On Tuesday, Symantec admitted that all versions of Norton Anti-Virus (NAV) contain a security vulnerability that could allow a malicious user to remotely take control of the computer. This kind of announcement is common to Windows users but this flaw also affects NAV running on Apple's OS X platform.
Symantec has not yet issued a patch to fix the issue but it has updated its scanning signatures to look for applications that try to exploit the vulnerability.
The Mac is arguably more secure than Windows for a number of reasons, including its Unix-based architecture, default password protected administration rights and lower market penetration.
Mac users have not had to face any new virus threats for a number of years. The closest they have come was the malicious Renepo script, which showed that OS X has not been completely overlooked by the hacking underground.
However, despite not being targeted by malware writers, OS X users have been inundated with warnings from analysts, security vendors -- especially Symantec -- and IT administrators who all believe a serious Mac attack is on the cards.
In March, Symantec's Internet Security Threat Report predicted that as Apple increases its market share its userbase is likely to come under increasing attack. Just a week later, research group Gartner warned businesses reliant on the Mac to guard against 'spyware infestations'. Even at the University of Otago in New Zealand, where around 40 percent of the computers are Mac systems, IT security manager Mark Borrie said that although the Mac is generally safer than Windows, it still contains vulnerabilities that will be exploited.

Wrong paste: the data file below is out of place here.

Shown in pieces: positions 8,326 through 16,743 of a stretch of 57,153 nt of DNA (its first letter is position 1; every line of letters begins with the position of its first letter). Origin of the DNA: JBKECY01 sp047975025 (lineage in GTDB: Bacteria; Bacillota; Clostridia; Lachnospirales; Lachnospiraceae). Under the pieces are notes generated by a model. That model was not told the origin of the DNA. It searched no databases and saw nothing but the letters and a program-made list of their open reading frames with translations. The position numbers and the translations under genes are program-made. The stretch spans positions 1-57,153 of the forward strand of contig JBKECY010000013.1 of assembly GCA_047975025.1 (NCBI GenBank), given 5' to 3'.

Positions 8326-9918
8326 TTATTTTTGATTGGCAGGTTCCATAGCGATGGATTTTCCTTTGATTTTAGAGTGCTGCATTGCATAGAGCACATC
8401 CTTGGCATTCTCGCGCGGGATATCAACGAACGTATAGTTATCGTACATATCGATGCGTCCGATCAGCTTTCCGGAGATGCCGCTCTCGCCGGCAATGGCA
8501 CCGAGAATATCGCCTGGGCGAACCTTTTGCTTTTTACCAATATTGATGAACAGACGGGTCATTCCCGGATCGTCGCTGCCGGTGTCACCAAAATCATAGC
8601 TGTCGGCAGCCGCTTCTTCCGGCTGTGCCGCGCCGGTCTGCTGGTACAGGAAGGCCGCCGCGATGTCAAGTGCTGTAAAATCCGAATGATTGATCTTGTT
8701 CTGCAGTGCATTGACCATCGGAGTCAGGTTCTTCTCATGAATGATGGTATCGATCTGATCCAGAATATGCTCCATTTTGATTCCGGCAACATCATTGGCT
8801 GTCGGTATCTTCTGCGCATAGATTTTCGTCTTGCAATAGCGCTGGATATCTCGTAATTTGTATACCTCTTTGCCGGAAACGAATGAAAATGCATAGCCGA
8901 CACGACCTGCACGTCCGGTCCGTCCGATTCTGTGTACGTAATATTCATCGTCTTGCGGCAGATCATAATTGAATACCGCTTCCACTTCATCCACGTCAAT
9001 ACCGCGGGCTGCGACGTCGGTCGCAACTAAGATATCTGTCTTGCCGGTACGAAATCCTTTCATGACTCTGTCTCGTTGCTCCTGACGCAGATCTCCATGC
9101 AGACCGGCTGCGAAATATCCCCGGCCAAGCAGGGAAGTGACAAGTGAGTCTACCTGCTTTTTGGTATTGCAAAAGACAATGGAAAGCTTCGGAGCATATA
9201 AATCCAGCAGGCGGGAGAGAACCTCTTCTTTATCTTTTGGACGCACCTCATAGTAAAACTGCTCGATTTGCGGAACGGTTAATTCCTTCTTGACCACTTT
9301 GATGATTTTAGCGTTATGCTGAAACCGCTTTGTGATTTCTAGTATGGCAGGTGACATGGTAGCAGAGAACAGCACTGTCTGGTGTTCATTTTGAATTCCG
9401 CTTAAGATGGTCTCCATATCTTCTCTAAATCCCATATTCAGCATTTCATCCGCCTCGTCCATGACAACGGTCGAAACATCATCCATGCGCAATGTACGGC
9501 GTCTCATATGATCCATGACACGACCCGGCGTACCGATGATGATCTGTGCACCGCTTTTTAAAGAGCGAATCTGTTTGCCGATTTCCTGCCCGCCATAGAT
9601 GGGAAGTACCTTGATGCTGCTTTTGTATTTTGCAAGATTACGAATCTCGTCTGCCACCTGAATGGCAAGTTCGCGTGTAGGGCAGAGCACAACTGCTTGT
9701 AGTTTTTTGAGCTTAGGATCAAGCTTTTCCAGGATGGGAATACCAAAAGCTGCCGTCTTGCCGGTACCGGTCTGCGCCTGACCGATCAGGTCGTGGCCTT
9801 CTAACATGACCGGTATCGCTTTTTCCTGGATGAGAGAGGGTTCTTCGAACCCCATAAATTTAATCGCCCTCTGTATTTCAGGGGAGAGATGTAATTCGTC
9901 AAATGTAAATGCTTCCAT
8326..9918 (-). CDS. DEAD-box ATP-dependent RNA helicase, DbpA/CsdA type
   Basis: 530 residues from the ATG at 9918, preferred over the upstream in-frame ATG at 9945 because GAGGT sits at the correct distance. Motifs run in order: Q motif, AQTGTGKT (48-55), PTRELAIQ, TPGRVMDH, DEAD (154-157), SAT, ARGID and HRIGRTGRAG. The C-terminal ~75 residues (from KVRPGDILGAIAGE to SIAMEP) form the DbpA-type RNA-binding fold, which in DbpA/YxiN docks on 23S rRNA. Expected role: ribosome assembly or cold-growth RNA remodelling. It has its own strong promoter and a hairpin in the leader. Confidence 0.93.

But how long will the OS X platform remain safe? That is a question nobody seems willing or able to predict.
Security is all about managing risks. We need to figure out how much we are willing to pay for security and how that will affect users in terms of flexibility and convenience.
Symantec's latest security vulnerability highlights the fact that introducing complex code into a computer system makes that computer less secure.
While researching this article, I asked several security experts if Mac users are more or less secure once they install Norton Antivirus.
Most, such as Jo Stewart-Rattray, director of information security at Vectra Corporation, said users would be safer with NAV installed: "This is a glitch -- a flaw, just as we see in the PC world."
This time I'm afraid I have to disagree.
As the owner of a Powerbook I am faced with a dilemma. Do I pay AU$118.15 for a flawed 'security' application that is designed to protect me from threats that do not seem to exist; or do I take sensible precautions like keeping my computer behind a firewall and staying up to date with OS X patches?
For now anyway, instead of spending my money on a copy of NAV for OS X, I will be buying a big round in the pub.
What are your views? Do you use an anti-virus application on your Mac? When, if ever, do you think we will see a serious Mac virus?E-mail us at firstname.lastname@example.org and give us your thoughts.
Munir Kotadia is a Security Journalist at ZDNet Australia.